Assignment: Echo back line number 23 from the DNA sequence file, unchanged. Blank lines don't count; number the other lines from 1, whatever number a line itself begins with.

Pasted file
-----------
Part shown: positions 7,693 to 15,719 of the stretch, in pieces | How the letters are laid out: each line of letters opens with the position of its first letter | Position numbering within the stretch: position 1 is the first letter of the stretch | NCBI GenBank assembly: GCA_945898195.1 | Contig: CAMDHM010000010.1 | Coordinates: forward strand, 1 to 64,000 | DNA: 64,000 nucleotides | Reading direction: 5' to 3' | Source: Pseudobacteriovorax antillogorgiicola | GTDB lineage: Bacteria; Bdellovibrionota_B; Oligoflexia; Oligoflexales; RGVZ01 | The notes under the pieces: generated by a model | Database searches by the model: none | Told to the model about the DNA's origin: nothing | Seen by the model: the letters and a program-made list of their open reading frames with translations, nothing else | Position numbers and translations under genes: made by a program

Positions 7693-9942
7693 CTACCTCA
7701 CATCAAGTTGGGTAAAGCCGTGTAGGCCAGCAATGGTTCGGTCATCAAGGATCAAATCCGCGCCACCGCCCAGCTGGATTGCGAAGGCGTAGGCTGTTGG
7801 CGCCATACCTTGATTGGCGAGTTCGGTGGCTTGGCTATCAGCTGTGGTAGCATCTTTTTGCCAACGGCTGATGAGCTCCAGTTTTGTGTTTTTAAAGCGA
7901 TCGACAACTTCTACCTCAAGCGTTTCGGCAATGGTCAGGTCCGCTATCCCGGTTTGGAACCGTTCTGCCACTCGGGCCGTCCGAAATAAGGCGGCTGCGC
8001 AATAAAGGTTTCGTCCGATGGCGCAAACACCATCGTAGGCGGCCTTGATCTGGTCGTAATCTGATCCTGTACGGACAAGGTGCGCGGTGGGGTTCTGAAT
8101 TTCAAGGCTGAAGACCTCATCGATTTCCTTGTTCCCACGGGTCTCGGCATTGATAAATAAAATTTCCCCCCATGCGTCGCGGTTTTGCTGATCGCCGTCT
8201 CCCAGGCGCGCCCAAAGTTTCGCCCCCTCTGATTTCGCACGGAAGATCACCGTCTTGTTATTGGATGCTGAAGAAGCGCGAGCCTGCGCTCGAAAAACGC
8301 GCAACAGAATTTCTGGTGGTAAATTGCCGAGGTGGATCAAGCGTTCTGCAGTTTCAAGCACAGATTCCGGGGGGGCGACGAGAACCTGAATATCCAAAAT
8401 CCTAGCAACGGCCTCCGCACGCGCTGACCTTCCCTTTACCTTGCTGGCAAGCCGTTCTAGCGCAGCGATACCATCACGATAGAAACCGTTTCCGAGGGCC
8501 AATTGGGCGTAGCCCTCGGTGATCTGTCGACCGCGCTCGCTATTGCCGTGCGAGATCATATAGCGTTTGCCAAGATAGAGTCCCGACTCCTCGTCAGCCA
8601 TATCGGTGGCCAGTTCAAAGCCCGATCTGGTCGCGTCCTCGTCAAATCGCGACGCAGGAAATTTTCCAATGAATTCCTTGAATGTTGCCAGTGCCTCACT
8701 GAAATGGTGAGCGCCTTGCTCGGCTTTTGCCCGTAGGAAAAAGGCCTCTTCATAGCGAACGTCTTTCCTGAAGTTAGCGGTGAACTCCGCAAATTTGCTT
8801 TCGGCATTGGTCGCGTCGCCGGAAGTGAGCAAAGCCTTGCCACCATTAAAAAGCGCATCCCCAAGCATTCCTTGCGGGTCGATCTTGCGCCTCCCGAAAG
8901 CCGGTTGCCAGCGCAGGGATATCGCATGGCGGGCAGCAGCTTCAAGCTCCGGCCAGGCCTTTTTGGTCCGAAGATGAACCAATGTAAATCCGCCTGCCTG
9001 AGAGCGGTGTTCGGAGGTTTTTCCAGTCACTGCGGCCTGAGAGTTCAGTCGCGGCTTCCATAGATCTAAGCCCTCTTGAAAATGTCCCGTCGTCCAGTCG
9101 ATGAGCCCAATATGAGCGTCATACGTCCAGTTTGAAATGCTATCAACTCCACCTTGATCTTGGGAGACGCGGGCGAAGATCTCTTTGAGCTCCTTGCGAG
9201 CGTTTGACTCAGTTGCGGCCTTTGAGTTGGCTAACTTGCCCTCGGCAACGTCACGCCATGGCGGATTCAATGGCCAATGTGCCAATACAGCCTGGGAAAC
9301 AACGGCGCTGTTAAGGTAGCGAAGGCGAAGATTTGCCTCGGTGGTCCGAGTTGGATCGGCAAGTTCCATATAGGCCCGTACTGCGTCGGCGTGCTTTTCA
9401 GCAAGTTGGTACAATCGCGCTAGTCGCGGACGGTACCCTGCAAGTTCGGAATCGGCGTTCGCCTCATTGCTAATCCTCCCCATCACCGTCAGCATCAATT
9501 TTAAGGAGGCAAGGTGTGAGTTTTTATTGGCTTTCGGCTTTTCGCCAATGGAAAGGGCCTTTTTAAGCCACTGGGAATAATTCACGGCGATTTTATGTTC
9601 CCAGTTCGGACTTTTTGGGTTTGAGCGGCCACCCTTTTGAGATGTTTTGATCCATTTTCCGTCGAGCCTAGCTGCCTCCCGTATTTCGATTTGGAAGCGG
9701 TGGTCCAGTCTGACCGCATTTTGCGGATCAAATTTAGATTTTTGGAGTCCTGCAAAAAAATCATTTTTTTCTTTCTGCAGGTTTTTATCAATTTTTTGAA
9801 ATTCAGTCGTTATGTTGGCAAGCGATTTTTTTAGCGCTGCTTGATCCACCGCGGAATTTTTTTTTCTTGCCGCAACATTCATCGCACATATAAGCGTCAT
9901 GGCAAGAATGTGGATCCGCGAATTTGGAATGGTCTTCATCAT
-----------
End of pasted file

9601 CCAGTTCGGACTTTTTGGGTTTGAGCGGCCACCCTTTTGAGATGTTTTGATCCATTTTCCGTCGAGCCTAGCTGCCTCCCGTATTTCGATTTGGAAGCGG